use of posterior predictive model checks (^{obs} with the posterior predictive distribution
or replicates ^{rep}. We generated replicate data sets
^{rep} for each posterior draw of the model
parameters and then calculated a test quantity
_{it}

(

The posterior probabilities that are produced by each model for each county and year were summed by state and weighted by county population size as a proportion of state population size to create state model-based estimates of the TBR for each year. These model-based estimates were compared with the direct estimates of the TBR for each state and year to ascertain whether one of the models performed better or worse than another in terms of matching the state direct estimates.

Models were also evaluated by using the Gelfand and Ghosh statistic,
which compares observed data ^{obs} with the
replicates ^{rep}. This approach minimizes the
posterior predictive loss over all possible predictions of future observations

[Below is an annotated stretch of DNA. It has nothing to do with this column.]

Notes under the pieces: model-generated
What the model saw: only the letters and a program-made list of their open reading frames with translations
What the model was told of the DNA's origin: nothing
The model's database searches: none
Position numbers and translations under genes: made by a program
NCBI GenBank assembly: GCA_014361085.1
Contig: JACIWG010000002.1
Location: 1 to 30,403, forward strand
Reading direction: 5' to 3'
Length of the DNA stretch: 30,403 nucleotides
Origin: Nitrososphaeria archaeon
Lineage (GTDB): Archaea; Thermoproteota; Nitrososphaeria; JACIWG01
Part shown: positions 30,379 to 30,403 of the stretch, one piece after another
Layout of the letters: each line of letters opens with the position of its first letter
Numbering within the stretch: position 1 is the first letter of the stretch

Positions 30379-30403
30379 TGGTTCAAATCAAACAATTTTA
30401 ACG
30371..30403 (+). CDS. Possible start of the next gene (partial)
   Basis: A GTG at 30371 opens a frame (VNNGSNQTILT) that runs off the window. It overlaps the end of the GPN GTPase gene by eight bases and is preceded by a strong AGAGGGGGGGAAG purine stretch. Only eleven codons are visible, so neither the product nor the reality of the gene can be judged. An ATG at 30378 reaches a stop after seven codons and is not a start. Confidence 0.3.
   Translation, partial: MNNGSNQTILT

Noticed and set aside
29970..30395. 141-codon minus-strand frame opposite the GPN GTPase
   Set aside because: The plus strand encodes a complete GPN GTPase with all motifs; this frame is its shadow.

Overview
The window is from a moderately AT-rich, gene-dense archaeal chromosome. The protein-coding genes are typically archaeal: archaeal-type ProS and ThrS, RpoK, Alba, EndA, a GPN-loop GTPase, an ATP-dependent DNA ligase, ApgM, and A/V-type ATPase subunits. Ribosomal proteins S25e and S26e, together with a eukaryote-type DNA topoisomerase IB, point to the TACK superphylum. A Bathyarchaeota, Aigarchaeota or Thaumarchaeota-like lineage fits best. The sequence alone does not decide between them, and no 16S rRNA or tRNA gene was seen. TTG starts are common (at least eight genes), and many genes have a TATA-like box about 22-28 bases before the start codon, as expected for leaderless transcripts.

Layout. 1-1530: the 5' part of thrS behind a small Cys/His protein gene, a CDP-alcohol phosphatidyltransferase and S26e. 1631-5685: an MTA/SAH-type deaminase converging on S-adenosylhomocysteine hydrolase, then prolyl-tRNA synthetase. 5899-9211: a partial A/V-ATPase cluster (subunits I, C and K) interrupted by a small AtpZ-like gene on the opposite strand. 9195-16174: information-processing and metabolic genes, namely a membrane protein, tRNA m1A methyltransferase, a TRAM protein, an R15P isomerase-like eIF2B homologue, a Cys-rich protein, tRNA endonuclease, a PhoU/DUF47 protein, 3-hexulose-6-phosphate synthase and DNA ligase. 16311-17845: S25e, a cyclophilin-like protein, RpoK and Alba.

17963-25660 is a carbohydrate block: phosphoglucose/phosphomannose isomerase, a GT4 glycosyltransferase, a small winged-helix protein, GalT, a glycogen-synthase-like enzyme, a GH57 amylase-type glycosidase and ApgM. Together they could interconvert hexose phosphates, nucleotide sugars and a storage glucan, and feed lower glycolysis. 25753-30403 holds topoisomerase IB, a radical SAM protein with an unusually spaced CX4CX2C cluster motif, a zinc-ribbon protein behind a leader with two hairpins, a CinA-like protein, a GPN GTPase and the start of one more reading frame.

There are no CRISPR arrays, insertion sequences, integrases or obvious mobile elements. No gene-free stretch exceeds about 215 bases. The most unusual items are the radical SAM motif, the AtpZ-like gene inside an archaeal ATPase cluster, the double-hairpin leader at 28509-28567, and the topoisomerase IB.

^{rep} (

(where

With the increasing complexity in models,

Models can be compared by using a criterion utilizing a trade-off
between the fit of the data and the corresponding complexity of the model. The
DIC was proposed by

_{it}_{it}

_{θ}_{|}_{y}_{θ}_{|}_{y}

Models with smaller DIC are preferred.

We employed further model checks by analysing the residuals from each model. Residuals were defined as the difference between the model-based and direct estimates of the TBR for each county and year. The distribution of the residuals was inspected for deviations from normality. Residuals were also examined in relation to county size and year to determine whether there were potential non-linear patterns in TBRs that were not accounted for by the model.

Including covariates can enhance small area predictions. On the basis of
the past research on risk factors affecting teen pregnancies at the state and
national level (